Elecia Herrera, Stop Talking and Say Something, 2013, Mixed media on pizza box, 14.5” x 14.5”

Elecia Herrera, Stop Talking and Say Something, 2013, Mixed media on pizza box, 14.5” x 14.5”

A joint project between Antioch High School and the Frist showcases community artists

by Stephanie Stewart-Howard

Joshua Petty, Caspian, 2013, Acrylic, oil, and epoxy on panel, 14” x 11”

Joshua Petty, Caspian, 2013, Acrylic, oil, and epoxy on panel, 14” x 11”

Antioch High School senior Tristan Higginbotham says that while her school and Nashville neighborhood might not be renowned for attention to the arts, fine work is being done there. Fortunately, Tristan is in a position to make a difference as coordinator for this year’s Frist Antioch Community Exhibition (FACE).

The project began when several teachers made a pilgrimage to the Frist in hopes of creating a project-based learning platform involving Antioch students. The result was 2013’s inaugural FACE exhibition. For 2014, Tristan, who helped create last year’s event, has become the driving force with this as her senior capstone project.

“Most of what I’ve done has been marketing,” she says. “But the important part was the theme. I’d been blown away by a show at the Frist a couple of years ago: Fairy Tales, Monsters, and the Genetic Imagination. I wanted to do something like it; it inspired me. The idea for Transitions, Alterations, and Mutations came from my trying to explore that—I think the name changed about forty-seven times, but it ended up right.”

Working with teachers Emma Lancaster (art) and Kyle Martindale (English), she recruited the judges, a terrific panel of the Frist’s Mark Scala, Karen Kwarciak of Cheekwood, and the Renaissance Center’s Andrea Steele, who juried the entries on December 9.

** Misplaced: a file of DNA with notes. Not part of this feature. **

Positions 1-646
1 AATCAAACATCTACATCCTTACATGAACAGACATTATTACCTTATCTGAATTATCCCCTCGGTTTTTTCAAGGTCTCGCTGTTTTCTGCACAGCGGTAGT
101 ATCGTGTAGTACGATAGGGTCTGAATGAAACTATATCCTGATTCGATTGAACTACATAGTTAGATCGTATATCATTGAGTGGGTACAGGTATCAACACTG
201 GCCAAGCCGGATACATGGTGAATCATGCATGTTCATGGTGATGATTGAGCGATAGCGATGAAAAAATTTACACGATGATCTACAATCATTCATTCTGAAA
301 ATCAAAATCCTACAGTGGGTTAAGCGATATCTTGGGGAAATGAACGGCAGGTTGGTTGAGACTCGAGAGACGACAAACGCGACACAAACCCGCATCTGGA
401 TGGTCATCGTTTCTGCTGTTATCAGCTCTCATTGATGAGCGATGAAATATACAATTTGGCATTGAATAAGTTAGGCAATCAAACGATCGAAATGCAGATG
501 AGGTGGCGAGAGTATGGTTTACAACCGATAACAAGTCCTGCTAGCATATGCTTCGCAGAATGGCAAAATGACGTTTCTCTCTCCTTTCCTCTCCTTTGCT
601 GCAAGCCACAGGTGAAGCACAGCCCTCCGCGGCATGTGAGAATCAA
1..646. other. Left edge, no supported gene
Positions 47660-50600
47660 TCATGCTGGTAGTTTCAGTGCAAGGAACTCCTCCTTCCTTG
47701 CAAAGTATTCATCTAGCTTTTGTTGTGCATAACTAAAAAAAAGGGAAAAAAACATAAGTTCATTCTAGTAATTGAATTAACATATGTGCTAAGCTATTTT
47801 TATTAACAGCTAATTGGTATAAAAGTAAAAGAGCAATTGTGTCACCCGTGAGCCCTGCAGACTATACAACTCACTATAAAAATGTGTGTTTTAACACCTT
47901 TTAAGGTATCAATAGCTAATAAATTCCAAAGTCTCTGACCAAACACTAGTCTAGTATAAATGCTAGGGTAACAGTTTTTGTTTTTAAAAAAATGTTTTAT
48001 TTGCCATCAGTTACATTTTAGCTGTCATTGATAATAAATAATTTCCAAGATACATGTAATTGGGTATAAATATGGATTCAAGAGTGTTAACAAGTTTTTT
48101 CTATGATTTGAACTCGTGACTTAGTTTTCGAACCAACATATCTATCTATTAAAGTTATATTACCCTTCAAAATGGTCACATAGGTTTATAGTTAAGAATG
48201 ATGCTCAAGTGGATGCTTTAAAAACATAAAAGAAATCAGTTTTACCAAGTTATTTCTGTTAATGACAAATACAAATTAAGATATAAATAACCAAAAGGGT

Tristan emphasizes this isn’t just a “high school thing.” They’ve worked hard to get submissions from around the community, including making multiple trips to Watkins and MTSU to encourage applicants. “It’s open to everyone,” she says. “Last year, we even had an elementary school student. This isn’t just a visit to a high school art show with stuff hung on the walls—it’s a true representation of the community, of all ages, and their different takes on the theme.”

Chuck Stephens, Shroud, 2013, Digital print on matte board, 11.5” x 30”

Chuck Stephens, Shroud, 2013, Digital print on matte board, 11.5” x 30”

Last year was 2-D art only, but this show includes 3-D hanging pieces from an MTSU artist. “We’re still figuring stuff out,” Tristan says, waxing poetic about hanging the pieces at the Crossings Event Center in Antioch and deciding on exhibition wall color.

The efforts required of her, including the opportunity to get a behind-the-scenes look at the workings of the Frist via the museum’s exhibit designer Hans Schmitt-Matzen, have encouraged her to consider a career as a museum curator and turned her into a powerful cheerleader for art in the community at all levels. As it happens, the judges chose some of her work to hang at the show, so Tristan Higginbotham is represented in every aspect of FACE.

The show is open to the community from February 20 through March 15, with a reception scheduled for 6 p.m. on February 20 at the Crossings Event Center. For more information, visit www.fristcenter.org.

David Anderson, Staring, 2013, Varnish and ink on polyester plate, 18” x 24”

David Anderson, Staring, 2013, Varnish and ink on polyester plate, 18” x 24”

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